Inandi’s disappearance came at the same time as incidents that make Turkey’s move to a pirate state even more detestable, such as the Turkish state’s willful marriage to the mafia and the already infamous incident of the forced diversion of a flight to detain Belarusian opposition journalist Roman Protasevich by the Belarusian authorities. Both incidents have received coverage and underline to which camp of countries Turkey currently belongs. Sedat Peker, a convicted organized crime leader, has been publicizing revelations about how the Turkish state was involved in the killing of opposition figures abroad and in war crimes in Syria. Although there is no clear evidence of the involvement of the mafia in the disappearance of Mr Inandi, his family is concerned that, in the absence of a collaborating security establishment, the Turkish intelligence agents may have commissioned the abduction to members of the mafia, known to be active in the country.
It is important to note that instances of extraterritorial abductions or forced expulsions are commonplace in the Central Asia region, with autocratic leaders abusing extradition mechanisms and secretly cooperating with the law-enforcement agencies and special services of other countries to pursue critics of the regime, political opponents and asylum seekers abroad.
Among the most notable cases is the one of a well-known opposition blogger and asylum seeker in Kyrgyzstan, Muratbek Tungishbayev, who, on June 26, 2018, was abducted and transferred to Kazakhstan because of an unlawful cooperation between Kyrgyz special services and the Kazakhstani authorities. By enforcing the court’s decision on his extradition without waiting for his appeal and for the end of the procedure for considering Tungishbayev’s application for asylum, the Kyrgyz authorities de-facto abducted the blogger and transferred him to Kazakhstan. Once on the territory of Kazakhstan, he was incarcerated on the basis of fabricated charges of “extremism” and subjected to ill-treatment until his release later in that same year.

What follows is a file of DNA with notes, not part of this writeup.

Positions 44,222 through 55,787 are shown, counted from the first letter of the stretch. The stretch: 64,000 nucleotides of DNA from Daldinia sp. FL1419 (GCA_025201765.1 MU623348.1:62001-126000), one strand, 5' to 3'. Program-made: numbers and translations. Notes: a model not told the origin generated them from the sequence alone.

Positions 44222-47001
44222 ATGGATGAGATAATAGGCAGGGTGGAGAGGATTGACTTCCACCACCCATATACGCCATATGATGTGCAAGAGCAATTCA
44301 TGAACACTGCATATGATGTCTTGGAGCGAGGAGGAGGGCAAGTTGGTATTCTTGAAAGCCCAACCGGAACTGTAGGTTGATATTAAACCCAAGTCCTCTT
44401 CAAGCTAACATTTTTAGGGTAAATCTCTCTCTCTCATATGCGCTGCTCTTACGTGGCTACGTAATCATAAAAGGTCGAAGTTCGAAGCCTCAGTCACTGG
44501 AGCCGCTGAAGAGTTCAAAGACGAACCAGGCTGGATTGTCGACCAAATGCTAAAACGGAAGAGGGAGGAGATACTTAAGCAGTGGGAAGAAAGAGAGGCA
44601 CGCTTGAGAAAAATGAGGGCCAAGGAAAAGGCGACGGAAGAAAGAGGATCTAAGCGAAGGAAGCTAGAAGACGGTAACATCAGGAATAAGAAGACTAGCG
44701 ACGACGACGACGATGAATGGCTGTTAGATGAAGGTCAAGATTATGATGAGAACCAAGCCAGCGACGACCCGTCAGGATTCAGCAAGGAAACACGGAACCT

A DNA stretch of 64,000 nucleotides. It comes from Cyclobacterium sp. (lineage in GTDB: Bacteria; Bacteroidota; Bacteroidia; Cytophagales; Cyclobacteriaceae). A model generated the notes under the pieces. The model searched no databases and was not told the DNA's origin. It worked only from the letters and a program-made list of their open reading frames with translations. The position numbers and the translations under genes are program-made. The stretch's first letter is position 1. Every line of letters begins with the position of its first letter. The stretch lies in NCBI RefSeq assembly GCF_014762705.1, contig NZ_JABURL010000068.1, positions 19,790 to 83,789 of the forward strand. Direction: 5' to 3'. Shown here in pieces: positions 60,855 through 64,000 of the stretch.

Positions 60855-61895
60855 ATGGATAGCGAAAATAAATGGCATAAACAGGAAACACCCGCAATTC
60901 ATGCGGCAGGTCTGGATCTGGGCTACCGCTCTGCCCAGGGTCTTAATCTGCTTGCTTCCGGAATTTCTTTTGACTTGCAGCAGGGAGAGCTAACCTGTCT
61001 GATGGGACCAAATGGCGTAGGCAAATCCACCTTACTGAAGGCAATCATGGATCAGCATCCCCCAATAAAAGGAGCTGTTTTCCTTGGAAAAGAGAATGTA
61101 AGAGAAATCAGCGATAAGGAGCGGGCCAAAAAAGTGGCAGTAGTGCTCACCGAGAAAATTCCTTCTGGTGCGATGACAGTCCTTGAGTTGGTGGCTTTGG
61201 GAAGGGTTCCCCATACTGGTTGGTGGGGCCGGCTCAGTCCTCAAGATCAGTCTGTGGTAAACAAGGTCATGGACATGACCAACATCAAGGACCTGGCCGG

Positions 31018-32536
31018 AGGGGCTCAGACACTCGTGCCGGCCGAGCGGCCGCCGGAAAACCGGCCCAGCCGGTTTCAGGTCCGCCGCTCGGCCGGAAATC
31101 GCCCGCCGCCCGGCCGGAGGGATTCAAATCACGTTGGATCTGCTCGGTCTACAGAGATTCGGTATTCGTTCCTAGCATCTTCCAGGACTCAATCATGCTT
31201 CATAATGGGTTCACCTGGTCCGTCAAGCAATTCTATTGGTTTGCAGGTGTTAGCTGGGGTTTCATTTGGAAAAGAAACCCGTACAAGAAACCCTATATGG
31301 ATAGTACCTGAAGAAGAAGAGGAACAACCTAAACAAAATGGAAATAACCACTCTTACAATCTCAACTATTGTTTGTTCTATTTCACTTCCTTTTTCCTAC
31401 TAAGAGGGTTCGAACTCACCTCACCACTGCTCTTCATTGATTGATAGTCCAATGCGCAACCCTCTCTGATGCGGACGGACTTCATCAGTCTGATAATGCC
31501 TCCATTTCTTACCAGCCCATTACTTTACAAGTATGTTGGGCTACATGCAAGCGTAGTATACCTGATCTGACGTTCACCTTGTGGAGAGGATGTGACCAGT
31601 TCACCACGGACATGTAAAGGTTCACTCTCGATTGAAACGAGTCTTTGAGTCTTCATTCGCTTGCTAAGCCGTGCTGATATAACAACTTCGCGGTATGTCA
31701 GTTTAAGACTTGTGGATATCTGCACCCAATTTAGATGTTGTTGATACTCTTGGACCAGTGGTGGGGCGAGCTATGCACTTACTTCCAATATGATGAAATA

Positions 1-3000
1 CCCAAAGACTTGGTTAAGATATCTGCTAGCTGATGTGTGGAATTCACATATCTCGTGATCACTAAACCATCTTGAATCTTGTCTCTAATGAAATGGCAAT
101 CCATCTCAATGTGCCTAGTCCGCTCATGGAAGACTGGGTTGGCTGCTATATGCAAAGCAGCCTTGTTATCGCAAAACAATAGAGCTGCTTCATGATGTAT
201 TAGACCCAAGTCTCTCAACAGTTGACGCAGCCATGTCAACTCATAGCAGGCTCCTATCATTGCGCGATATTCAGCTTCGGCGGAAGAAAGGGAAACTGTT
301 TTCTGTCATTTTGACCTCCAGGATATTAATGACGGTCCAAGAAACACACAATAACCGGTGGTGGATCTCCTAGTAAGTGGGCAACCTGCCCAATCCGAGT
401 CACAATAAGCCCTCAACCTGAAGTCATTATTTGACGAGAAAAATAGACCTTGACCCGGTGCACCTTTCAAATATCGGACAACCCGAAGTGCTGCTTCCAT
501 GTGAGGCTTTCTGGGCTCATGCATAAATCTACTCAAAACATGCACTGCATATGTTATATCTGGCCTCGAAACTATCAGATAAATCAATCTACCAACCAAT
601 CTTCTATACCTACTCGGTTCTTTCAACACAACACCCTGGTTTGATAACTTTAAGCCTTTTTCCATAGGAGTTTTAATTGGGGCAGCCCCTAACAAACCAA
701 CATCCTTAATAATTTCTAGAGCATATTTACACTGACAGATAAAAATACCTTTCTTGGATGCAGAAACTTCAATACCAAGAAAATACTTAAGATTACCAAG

More recently, the Kazakhstani authorities attempted to “transfer back” two ethnic Kazakhs (which are Chinese citizens) to China: Murager Alimuly and Kaster Musakhanuly. Fearing for their lives, Alimuly and Musakhanuly escaped Xinjiang’s concentration camps and sought asylum in Kazakhstan. Based on a court decision, they were denied Kazakh citizenship and travel documents to leave the country, thus putting them at risk of being rendered to China at any time. Previously, on January 21, 2020, the asylum seekers were sentenced to one year in prison for illegally crossing the border, in violation of Kazakhstan’s international obligations.
Such cases are just a few examples of a broader pattern of abuses perpetrated by autocratic leaders, including in Central Asia, where informal levels of mutual assistance among authoritarian states have the aim of bypassing lawful procedures, depriving persons of the right to defend themselves in court, and preserving amicable bilateral relations with the counterpart, too often at the expense of human rights.
For any further information, please contact:
Dr. Ugur Tok
Director of Peace and Justice
Rue de la Loi 155,
Advocacy Officer at the Open Dialogue Foundation
Open Dialogue Foundation
Rond-point Schuman 6/5
1040 Brussels, Belgium
Cover photo: Bakyt Toregeldi (RFE/RL)